Friday, August 26, 2016

Another Quarter Heard From

Present: Me (M) and two Australian PGs* (APG) both academics on a three month leave - mandatory after 10 years' employment with one employer in Australia.

APG: What do you think of the current political climate in the USA?

M: Pretty scary.

APG: Yeah, especially with that billionaire Clinton woman.

M: What about Trump?

APG: Well, after Sanders dropped out he's the far better choice.

M (aghast): Why do you say that?

APG: He's a businessman. The USA needs to be run like a business.

M: He's a failed businessman. Every business he has been involved with has bankrupted. He's been sued.....

APG: Oh come on, most businessmen have failures, that's how they become successes. They learn from their mistakes!

M: But what about the people who have invested in his companies, their shares are worthless!

APG: That's real life. Some you win, some you lose.

M: So if he fails the USian people, and I can't count the number of ways this could happen, it would be an experiment?

APG: Of course. You don't want another corrupt Clinton running the country for her own personal gain.

I backed away with my hands up and didn't touch on Drumpf's comments on racism, immigration, privilege, creepiness (i.e desiring his daughters, et al)and mockery of those less fortunate.


*Paying guests

Thursday, August 18, 2016

New Tricks

It's not the years in your life.

It's the life in your years.

So the old clichés go, and there are many more, each yawn worthy.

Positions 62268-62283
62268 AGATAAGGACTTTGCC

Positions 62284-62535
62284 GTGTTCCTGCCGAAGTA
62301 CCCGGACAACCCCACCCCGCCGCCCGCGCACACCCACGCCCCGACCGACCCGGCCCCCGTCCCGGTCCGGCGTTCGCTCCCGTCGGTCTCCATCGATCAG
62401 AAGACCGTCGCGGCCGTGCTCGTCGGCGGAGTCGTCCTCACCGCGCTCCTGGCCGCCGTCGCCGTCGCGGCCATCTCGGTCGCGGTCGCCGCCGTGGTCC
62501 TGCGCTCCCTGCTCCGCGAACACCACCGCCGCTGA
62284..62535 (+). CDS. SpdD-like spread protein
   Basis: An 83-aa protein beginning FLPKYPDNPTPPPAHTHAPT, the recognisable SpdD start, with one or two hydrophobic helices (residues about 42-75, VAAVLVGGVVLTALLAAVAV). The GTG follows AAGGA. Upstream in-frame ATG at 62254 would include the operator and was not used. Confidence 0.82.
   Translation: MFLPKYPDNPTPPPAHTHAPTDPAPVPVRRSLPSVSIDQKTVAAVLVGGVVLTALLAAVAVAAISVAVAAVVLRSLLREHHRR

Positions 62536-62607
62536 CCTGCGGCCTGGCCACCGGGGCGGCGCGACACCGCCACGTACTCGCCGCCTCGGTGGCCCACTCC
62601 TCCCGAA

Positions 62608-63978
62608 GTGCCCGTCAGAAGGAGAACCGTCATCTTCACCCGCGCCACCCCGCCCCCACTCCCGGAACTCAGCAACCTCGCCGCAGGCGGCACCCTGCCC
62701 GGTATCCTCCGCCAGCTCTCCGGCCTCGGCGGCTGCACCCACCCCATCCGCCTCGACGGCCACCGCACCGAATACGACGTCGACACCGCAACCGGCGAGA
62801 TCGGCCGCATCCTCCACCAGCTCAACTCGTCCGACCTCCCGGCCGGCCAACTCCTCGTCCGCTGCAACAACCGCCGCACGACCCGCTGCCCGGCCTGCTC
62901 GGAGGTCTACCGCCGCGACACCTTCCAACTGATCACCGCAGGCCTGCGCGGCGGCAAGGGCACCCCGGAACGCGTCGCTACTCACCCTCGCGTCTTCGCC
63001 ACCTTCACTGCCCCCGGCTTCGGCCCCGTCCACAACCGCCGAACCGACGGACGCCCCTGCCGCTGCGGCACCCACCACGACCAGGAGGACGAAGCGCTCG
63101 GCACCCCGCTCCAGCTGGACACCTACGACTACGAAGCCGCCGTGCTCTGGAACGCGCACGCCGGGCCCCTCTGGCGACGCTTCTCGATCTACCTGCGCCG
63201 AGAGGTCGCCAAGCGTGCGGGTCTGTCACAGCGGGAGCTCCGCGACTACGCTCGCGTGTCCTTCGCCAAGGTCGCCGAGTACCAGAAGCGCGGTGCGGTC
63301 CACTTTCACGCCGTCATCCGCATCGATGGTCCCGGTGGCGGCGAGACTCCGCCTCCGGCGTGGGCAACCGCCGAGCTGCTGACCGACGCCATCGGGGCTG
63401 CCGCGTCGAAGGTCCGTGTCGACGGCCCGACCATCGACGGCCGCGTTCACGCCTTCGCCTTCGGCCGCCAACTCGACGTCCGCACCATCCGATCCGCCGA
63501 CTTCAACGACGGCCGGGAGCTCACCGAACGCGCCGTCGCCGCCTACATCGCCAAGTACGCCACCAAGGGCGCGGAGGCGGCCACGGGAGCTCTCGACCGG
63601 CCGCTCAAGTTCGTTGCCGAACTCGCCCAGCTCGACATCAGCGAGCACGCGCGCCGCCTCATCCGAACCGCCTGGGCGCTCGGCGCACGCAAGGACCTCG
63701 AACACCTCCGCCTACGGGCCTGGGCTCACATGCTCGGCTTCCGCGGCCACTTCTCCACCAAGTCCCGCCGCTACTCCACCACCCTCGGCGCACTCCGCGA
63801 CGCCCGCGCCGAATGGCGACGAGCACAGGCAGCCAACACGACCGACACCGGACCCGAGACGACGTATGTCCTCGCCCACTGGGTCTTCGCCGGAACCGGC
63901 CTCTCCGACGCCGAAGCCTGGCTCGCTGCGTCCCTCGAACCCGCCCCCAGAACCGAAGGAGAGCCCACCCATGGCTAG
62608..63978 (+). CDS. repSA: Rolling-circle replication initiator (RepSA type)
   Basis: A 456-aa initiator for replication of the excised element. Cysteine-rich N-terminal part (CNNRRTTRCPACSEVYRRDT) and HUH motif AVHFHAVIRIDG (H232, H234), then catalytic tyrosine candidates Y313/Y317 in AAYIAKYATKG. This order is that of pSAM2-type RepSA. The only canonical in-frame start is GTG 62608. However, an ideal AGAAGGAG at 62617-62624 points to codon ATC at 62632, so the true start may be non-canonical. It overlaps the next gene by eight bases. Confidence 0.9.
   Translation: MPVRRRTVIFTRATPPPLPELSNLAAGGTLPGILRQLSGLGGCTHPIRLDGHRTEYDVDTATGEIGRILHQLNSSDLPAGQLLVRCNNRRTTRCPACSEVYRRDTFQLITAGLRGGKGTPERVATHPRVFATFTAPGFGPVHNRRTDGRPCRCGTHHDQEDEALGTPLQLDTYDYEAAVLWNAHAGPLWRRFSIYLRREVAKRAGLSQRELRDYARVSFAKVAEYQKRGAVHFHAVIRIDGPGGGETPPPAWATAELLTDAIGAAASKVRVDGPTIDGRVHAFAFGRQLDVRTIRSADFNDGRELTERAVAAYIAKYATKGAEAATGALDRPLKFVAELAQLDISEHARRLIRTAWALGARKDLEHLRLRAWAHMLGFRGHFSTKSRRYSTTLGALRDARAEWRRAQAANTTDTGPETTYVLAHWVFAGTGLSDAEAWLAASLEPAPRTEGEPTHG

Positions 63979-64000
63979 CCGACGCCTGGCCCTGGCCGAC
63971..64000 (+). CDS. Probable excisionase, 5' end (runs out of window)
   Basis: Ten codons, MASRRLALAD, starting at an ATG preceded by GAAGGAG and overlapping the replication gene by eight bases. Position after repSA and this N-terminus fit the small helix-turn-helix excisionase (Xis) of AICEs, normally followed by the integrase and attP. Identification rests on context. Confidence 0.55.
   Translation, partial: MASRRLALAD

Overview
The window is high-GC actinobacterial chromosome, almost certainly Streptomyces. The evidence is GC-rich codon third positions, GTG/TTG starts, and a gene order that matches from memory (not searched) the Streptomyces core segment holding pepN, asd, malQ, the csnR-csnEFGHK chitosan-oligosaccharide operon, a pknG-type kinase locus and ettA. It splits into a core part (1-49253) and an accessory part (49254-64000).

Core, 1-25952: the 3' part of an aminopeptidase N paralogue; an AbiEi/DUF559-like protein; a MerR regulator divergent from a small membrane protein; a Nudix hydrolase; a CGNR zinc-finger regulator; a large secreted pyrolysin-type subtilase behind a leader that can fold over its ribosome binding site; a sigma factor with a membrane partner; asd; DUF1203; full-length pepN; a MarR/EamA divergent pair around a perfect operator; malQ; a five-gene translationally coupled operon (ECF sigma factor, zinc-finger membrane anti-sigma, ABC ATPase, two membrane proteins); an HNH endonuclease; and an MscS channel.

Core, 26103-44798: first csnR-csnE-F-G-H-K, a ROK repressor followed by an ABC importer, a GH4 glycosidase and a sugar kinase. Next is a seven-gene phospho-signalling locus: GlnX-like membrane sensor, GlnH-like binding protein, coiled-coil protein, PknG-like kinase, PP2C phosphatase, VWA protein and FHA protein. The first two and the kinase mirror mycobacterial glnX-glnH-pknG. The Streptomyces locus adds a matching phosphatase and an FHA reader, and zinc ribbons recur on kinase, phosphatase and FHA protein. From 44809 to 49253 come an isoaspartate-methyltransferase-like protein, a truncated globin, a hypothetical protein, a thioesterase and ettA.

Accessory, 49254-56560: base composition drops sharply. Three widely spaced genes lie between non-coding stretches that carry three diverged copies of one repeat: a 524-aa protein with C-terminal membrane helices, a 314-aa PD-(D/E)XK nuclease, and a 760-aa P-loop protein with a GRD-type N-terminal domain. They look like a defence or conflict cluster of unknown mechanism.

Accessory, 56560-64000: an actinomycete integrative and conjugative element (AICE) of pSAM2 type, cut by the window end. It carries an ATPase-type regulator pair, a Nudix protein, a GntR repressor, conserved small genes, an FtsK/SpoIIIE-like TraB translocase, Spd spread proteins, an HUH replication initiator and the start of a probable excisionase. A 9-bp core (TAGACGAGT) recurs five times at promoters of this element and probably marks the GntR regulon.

I'm not one who plays all coy about my age, that would be to dishonour all those who weren't so lucky as to be still on this side of the daisies. And seriously what is all this age denial about? Pretending to be young? To be flattered when someone says you don't look sixty, or seventy or eighty? And "94 years young"? As if being an elder is a crime against humanity.

I'm an old woman, well seasoned, well historied, well lived. No apologies. And lucky enough that none of my cells (yet) have gone postal on me.

What a gift that is. To be an old woman.

Crotchety at times (I have to watch that, it's not very attractive - to me)but I'm basically a well intentioned person. I've rooted out the negatives in my life, removed myself from old dramas, old dynamics and hostilities. And feel all the better for it.


Daughter had a lovely birthday luncheon for me. She's one of those who sets a very nice table. She comes from a long maternal line of great table setters. We're weak on the housework and hope that our lovely tables deflect any interest in the lack of dusting.

I had a long conversation with Grandgirl, we compared notes on Italy as she's back from another visit. Entranced with the muted colours as I was when I was her age and exploring it for the first time.